Dreary Country Teacher looks for love in the haystacks 

Beautifully photographed Czech drama suffers from a sluggish pace

The Czech drama The Country Teacher's title character (Pavel Liska) uses a snail shell as a prop to introduce rural middle schoolers to the wonders of natural science. Unfortunately, a snail could also represent the pace of the thoughtful yet sluggish character study.

The Country Teacher at first resembles an inspirational teacher drama when the taciturn instructor mysteriously arrives at a small Czech farming community. He taught previously at the same Prague prep school as his domineering mother, and escaping from under her wing would seem to be ample justification to relocate. In actuality, he's trying to flee the kind of personal crisis that will follow no matter where he goes. (I won’t give it away lest I spoil the film’s only surprise.) His secret complicates his budding relationships with widowed cattle herder Mary (Zuzana Bydzovská) and her brooding teenage son Lada (Ladislav Sedivý).

Bydzovská nearly carries The Country Teacher on her own sturdy shoulders. Well-cast as a homely but sweet-natured woman with an earthy sensuality, she can toss a hay bale or drive a tractor like a model for a Soviet propaganda poster. Director Bohdan Sláma films the farm scenes with sunshiney cinematography that finds the beauty in country life without sugar-coating its realities. Mary and her neighbors seem to have little to do at night but hang out in a pub that looks like a harshly lit family kitchen, where the regulars play the same polka song over and over. The town’s sameness repels while its beauty attracts.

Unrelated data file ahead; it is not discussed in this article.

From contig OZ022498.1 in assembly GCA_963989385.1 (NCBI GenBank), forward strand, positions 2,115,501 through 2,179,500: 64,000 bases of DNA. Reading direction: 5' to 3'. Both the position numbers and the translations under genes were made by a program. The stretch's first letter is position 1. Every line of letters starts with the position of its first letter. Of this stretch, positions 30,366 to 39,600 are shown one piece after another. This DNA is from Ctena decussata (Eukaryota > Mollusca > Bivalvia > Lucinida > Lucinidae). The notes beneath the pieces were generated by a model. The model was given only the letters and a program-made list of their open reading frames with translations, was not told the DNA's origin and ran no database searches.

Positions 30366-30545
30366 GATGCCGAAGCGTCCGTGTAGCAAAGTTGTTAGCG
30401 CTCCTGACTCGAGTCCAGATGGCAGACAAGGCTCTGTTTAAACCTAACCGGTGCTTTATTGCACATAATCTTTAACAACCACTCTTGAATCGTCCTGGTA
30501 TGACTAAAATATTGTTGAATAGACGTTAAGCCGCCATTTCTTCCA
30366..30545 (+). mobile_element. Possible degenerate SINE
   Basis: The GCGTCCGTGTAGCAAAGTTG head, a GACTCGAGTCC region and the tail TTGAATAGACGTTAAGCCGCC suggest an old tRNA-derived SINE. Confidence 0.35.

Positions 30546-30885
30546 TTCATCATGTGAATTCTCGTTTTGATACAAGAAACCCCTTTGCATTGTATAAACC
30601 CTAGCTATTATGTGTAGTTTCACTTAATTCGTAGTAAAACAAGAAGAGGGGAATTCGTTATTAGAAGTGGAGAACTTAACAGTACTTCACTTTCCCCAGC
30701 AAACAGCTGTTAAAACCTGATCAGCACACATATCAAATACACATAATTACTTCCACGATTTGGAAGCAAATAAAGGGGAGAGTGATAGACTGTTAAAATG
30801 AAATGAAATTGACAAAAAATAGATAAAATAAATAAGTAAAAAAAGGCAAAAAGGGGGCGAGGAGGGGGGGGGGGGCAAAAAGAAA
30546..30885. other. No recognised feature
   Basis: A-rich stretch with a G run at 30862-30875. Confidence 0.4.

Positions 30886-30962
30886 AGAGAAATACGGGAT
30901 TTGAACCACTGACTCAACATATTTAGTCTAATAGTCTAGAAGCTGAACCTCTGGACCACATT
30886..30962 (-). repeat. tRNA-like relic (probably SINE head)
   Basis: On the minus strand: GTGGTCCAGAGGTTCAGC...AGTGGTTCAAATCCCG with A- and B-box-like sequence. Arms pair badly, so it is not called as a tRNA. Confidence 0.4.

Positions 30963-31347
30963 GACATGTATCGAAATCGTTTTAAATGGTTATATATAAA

The Country Teacher’s careful groundwork in character builds to some moments of real tenderness, but not enough to infuse the film with life. The movie combines outdated sexual politics with the friction caused by the teacher’s old acquaintance (Marek Daniel), who seems to be bisexual out of spite. Plus, Liska (who resembles Quantum of Solace’s Mathieu Almaric) captures the character’s passivity a bit too well — you spend most of the film wanting to shake him.

An old lady who voices portents of doom, such as the teacher’s penchant for listening to bleak music, keeps the mood downbeat, while the subtitled dialogue comes across so plain it feels as if the translation lost some nuance in the original script. Lines such as “If we don’t understand nature, we don’t understand ourselves” come across as heavy-handed metaphors, as do two calf-birthing scenes more graphic than the one from City Slickers. The Country Teacher earns no more than the kind of passing grade that leaves room for improvement.


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  • Re: Fresh air

    • Local band Manchester Orchestra, who provided the soundtrack, probably would have appreciated a shout-out.

    • on June 29, 2016
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